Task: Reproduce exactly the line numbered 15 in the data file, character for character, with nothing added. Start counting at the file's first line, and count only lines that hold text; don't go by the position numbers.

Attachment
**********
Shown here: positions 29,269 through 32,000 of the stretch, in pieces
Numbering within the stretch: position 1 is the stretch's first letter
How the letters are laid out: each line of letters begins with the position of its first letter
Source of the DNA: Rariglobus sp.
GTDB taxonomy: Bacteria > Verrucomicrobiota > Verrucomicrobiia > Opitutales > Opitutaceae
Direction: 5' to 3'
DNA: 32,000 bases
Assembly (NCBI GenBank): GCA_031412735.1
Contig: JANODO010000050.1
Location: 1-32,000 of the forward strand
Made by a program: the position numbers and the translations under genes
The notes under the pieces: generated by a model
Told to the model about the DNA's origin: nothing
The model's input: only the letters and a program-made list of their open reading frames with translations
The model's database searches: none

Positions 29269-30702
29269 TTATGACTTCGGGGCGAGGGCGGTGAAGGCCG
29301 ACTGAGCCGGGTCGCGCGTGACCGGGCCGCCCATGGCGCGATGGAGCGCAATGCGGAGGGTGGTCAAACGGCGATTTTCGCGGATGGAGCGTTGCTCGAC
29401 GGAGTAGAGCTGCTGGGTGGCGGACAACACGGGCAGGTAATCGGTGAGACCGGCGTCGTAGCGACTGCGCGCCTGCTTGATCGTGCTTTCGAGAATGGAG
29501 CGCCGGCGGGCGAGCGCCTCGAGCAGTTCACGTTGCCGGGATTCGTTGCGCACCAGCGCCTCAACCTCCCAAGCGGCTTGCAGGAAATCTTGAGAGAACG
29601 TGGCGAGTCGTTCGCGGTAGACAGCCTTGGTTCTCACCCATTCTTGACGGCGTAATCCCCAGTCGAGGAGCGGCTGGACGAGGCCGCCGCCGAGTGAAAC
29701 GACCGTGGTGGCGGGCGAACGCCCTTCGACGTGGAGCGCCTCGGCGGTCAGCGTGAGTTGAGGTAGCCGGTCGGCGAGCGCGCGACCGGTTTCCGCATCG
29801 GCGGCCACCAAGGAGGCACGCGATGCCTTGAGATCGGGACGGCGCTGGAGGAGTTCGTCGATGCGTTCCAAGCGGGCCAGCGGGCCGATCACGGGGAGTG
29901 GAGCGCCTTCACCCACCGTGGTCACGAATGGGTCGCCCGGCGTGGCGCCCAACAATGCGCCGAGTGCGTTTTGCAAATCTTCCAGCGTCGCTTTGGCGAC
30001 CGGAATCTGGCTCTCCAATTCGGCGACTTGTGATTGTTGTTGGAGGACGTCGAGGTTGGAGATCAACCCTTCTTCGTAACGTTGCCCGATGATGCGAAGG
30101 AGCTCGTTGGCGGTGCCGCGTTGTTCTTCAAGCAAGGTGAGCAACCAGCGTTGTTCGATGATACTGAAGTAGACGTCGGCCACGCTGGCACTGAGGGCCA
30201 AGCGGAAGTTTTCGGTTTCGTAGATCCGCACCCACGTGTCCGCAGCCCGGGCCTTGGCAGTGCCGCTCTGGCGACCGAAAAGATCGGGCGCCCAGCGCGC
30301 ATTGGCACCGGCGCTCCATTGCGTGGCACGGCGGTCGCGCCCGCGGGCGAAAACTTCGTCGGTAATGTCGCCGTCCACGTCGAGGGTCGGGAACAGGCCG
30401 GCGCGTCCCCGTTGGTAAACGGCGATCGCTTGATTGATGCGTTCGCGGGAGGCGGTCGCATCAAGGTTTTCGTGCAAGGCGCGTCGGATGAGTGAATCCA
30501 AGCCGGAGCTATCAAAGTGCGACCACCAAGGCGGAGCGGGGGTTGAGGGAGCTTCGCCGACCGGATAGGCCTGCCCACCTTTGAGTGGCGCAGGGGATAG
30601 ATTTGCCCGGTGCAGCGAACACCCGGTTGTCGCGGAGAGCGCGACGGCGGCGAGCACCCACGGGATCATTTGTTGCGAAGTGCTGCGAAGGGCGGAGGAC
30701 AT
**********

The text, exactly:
The model's database searches: none